(Philippines Re-Designed is my collection of Facebook notes / thoughts about how to improve the Philippines’ tourism and design scene).
The Cherry Gil Moment
(You are nothing but a second-rate trying hard, copy cat!)
by Kristian Cruz
The grumblings are now more audible from an increasing number of my ‘creative’ friends: Why is there no discernible Filipino fashion style?
Based on what we’ve seen time and again during Philippine Fashion Week, what we are reduced to are copies of what the European fashion shows are doing. A year ago, I would have been upset by this. Maybe it’s just the freshness of 2011, but I am less bothered by it. Why? Because, I am slowly realizing that we can never find a definitive Filipino fashion style because we can never find a definitive Filipino broader cultural national identity in the first place. Ouch, right?
Let’s break this down. I don’t think we’ll ever find a Filipino national identity because of two things (which are not new propositions):
1) Because of our mix of colonial influences, can we ever untangle the knots?
2) Because of 7,000 plus islands, can we really expect a single land mass identity?
So, instead of trying to unearth what’s truly Filipino fashion, either by digging from the past (think, aboriginal) or by overly exotic-izing a perceived tribal-ness (think, use of exotic materials), can we, for one second, think that perhaps we already have one, that’s right under our noses?
Who? What? Where? How? Why?
Well… I am proposing that maybe we are too stuck on some sort of cultural nostalgia, fantasizing about a cultural past that either does not exist or is too far away, like the time of the Malay ‘balangays’ (tribal boats). Filipino Fashion Style exists. But to find it, we have to zoom in on the Present, instead of the Past. Zoom in even closer, Filipino Fashion exists at the town level, in cities that still project a certain cultural visual distinctness. If we follow this logic, we come to the conclusion that we actually have several present-time Filipino Fashion Identities, each represented by a different city.
There will never be a SINGLE Filipino fashion identity. Because, that will mean choosing one over another and if we do that, we disrespect the 2 reasons I mentioned above. It will disrespect our mixed history and our varied geography.
Before I give examples of its present-day incarnations, let’s disregard the major modern city street examples: the jeans + shirt look, the Korean hair look, the designer-label socialite look, etc. Every global city has this (maybe not the Korean hair). These modern day urban global-local incarnations are not unique to the Philippines. What I am trying to look for are town-city styles that have enough visual distinctness AND are actually worn in day-to-day real life… just like the hip boleros, capes and bowler hats worn by the Peruvians (super chic !!!). So, here’s my rough incomplete list:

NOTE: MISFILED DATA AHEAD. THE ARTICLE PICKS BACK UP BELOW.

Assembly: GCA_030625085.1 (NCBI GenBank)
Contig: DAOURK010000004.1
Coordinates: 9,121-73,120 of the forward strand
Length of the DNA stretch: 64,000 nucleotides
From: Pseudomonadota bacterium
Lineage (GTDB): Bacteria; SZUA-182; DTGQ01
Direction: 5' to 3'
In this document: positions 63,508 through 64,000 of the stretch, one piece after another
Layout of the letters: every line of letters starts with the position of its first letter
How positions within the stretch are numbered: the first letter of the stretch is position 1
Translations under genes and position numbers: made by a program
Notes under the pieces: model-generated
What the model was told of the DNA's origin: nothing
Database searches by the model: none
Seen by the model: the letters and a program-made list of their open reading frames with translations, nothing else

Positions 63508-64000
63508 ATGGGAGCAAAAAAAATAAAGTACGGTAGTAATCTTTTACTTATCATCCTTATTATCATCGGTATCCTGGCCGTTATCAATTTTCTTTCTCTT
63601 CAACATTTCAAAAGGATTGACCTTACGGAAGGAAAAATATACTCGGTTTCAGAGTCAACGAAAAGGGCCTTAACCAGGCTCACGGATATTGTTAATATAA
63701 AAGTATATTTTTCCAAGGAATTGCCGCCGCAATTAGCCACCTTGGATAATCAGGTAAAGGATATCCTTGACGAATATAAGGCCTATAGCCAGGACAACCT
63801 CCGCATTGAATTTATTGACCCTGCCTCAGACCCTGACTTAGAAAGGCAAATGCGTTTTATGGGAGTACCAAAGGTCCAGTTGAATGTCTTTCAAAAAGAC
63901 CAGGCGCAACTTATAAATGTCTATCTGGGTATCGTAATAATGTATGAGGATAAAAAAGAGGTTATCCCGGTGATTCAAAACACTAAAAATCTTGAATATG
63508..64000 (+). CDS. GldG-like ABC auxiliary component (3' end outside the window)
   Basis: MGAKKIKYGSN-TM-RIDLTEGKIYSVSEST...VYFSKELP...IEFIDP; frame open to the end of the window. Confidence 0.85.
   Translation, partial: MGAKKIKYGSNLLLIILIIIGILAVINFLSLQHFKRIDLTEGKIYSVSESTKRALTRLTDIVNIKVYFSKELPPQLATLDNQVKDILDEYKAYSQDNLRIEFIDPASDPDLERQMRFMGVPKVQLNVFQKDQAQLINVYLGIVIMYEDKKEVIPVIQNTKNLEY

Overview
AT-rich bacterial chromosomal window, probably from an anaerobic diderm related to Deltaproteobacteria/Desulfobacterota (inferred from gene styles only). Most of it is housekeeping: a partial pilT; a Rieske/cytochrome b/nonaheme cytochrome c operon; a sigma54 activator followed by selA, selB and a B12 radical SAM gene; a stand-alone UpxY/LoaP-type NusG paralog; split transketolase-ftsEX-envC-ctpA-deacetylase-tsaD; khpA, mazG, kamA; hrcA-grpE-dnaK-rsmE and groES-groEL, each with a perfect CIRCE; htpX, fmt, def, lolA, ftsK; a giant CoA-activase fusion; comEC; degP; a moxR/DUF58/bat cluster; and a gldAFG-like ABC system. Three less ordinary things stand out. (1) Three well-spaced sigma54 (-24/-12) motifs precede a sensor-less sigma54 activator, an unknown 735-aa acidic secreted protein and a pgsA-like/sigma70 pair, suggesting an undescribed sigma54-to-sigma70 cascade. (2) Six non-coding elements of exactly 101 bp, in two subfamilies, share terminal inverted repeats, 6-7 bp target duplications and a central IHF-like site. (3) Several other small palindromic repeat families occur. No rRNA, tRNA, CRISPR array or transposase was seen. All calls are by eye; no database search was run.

– the mixed wool knit hats, candy-colored.
– worn with severely distressed soiled motorcycle jackets,
– the use of pink sweaters by men combined with another pastel color, such as a blue distressed blazer
– on women, the draping of dresses, on top of another dress, then another to carry the baby on a sling
2) certain towns in Mindanao
– not the stereotypical Muslim folk dance attire, but the use of tunics by men and women, on their everyday dealings
– the use of a looser pant on men
– the use of fur-like dried grass hats, to shield them from the rain
– the use of shirt collages (shirts sewn from different shirts)
– the Filipino cowboy-look (yes, there are cowboys in Masbate)
The next question is: Now that we know that a Filipino Fashion Identity exists (albeit fractured and varied), what now? What’s the benefit?
Well, for designers, they can perhaps use these as springboards for inspiration (so they can stop copying from the Japanese and have the gullible Philippine press celebrate blindly celebrate them as avant-garde). For the normal 9-5 person, the straw hats may not work but maybe the Sagada use of pink sweaters under a manly blazer can work. Or maybe, it doesn’t really have a pragmatic aspect to it and that’s ok. I guess all of this is just for argument: That, we do have a Filipino Fashion Identity. It’s just not in the cities, but in our provinces.
If you want to look for it in the major cities like Bulacan, Cebu or Manila, forget about it. If you really want to force the issue, I will go look for it in Quiapo or Tondo. Last year, I saw a tricycle driver wearing a jacket, primitively cut short up to the elbow area, to reveal a long sleeved shirt underneath, then having motorcyle gloves with the finger areas cut to expose the skin. It was one of the chic-est things I’ve seen in Manila.
Chic-er than the socialite Manila guy wearing a white shirt with suspenders, cropped brown shorts with black leather boots while holding a designer bag, wearing a Mad Men hat, then blog about it and call it ‘a look that I created.’ To say you created it is quite a stretch my friend, just check out the H&M catalog a few years ago. Dude, all I can tell you is: Google the word ‘hubris.’ The Ifugaos in Sagada have 300x more style than you. Why? Because they know the difference between having style vs. buying style.